If your organization uses code reviews you’re probably familiar with the tendency of some engineers to simply rubber stamp them and trust that the author knows what they’re doing. That’s all well and good for a time, but it severely diminishes the value of code reviews as a mechanism for discovering programmer errors.Read on →
Ask any of my friends and they’ll tell you that I have a tendency to switch tools as often as I change clothes. This habit extends even to my blog: I switch themes and platforms more often than I actually write articles. I think part of the reason is my dissatisfaction with WordPress; another, the flexibility provided by having a small readership and low switching costs. With that in mind, I’m seriously considering switching to a new blogging system: Octopress.Read on →
There comes a time when the tools are available to complete a task but the way forward isn’t exactly clear. More exotic tools often lack complete or generalized tutorials, and it falls to the individual to find out how to use them for their own purposes without explicit guidance from others. Of course, it doesn’t have to be this way; so here’s another tutorial for you all on how to set up an ARM cross-compilation environment on Linux.Read on →
I program a lot. A lot. For me, a good editor for code is an essential part of my computing toolkit. It has to be fast, understand my primary languages C, Python, and Java, and have a set of features that let me be a more productive programmer such as autocompletion and documentation lookup.
For a long time, I used various IDEs that were designed to provide exactly that. I used NetBeans for most of my editing all through my Freshman and half of my Sophomore years in college. After that, I used Eclipse. My issues with both of these environments were the same: a lack of easy extensibility. I want my editor to be able to integrate well with all of my tools.Read on →
Sometimes, writing software can be a pain. It’s unfortunate, but true. Sometimes there’s a need to be filled, an itch to be scratched; and though it might be quite simple in concept, it’s often hard to translate that idea to code. Luckily, the team at Ubuntu has a tool for that: Quickly.Read on →
When most people think of Computer Science, the first thing that pops into their head is an image of some greasy kid in a black t-shirt and sandals tippity-tappity typing away. While programming is a fundamental tool in the computer scientist’s kit, it’s no more the core of Computer Science than glassware is the core of Chemistry. In truth, the fundamental quality of all rigorous sciences, from the abstract (Mathematics) to the “hard” (Physics, Chemistry) to the “fuzzy” (looking at you, Psychology!) is that they all postulate fundamental truths about their area of study.Read on →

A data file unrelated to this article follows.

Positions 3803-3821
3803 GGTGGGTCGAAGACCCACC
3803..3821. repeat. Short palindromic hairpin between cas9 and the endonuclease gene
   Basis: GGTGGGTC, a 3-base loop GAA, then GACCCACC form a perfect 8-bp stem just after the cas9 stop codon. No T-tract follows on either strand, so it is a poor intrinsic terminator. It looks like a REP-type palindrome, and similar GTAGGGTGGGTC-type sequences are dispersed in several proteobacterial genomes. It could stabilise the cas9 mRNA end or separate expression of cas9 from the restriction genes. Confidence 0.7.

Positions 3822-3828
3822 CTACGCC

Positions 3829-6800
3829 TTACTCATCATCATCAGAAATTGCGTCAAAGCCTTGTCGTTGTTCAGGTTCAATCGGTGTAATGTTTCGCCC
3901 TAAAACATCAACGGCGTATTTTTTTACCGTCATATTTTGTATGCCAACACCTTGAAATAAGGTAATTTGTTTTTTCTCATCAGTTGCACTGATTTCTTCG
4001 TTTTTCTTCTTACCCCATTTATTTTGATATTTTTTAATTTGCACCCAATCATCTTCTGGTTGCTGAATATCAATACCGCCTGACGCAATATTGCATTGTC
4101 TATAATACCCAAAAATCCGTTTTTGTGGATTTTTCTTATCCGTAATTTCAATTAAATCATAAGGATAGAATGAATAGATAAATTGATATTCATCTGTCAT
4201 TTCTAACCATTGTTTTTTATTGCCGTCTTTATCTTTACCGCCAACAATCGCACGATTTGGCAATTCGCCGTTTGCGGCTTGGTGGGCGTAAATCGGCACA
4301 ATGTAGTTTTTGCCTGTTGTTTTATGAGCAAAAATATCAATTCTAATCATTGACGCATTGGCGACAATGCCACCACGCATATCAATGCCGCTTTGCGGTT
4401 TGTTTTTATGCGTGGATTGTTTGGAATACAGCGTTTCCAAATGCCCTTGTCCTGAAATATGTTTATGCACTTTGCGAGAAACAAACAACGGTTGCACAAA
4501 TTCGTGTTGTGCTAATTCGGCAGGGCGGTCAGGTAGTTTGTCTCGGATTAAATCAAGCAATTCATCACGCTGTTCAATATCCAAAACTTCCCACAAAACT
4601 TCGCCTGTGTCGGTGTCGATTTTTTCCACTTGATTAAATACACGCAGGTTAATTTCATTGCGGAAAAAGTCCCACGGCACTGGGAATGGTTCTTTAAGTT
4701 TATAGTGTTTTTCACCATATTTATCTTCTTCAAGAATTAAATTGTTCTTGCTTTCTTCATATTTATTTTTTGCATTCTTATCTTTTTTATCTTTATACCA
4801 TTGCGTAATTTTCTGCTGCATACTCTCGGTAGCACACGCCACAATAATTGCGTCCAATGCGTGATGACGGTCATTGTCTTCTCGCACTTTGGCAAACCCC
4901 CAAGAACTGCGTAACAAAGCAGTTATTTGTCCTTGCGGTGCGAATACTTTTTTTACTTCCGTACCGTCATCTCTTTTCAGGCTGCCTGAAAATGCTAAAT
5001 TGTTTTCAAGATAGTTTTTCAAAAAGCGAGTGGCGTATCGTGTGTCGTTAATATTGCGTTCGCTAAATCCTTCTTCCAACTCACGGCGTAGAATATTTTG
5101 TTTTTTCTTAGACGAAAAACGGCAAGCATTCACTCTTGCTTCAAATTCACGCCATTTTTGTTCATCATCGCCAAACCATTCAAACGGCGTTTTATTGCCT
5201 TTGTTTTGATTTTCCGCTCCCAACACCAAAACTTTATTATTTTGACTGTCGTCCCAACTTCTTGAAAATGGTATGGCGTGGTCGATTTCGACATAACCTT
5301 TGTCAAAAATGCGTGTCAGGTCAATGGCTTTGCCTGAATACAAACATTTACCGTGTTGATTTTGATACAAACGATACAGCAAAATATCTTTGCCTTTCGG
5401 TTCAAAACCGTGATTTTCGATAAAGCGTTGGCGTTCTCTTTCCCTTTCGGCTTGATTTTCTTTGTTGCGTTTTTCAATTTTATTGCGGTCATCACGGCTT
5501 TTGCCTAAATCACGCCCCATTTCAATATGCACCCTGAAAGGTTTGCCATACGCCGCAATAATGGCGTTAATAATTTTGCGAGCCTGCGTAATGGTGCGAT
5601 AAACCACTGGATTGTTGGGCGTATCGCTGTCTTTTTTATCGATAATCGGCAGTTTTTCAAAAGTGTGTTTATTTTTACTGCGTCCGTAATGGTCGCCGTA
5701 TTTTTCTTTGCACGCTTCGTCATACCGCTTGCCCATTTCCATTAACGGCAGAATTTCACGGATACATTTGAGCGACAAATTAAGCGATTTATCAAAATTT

I wrote this to help out some of my collaborators on our AI project for class, but I figure it might help some other people get started using version control.Read on →
Well, as some of you may know I’m taking Artificial Intelligence this block. We’re coming up on the end (just a week away!), and jumping head first into our final project! What could it be?
It’s a crossword puzzle solver! If you haven’t watched the videos about Watson, the IBM Jeopardy! champion, you should go do that now. What we’re doing is somewhat in the same vein; but we have much smaller goals of course! The hope is that we’ll be able to rig something together in a week that can compete against a human who isn’t very good at crosswords. If you’re interested, you can follow our development on GitHub: https://github.com/CP365-B6-2011/Final_Project
I know it’s been a while since I’ve written anything, but today I’ve got something good for you. I’ve started some projects which I feel comfortable sharing with the world, and I’m doing just that. I’ve created repositories for two new projects, one a physics library for Java, and the other the class projects I’m doing for this block’s course CP365: Artificial Intelligence. I’ve already used it to store the source for today’s project (a swarm of boids showing emergent behavior), and I’ll continue to upload source to it as I work on more assignments. If you’re interested, you can check out the source here:
I’ve also put the code for my rendering project up: https://github.com/nickpascucci/Render
There haven’t been many updates regarding my hydroponic foray into growing tomatoes. The reason: well, I haven’t really been checking up on them!Read on →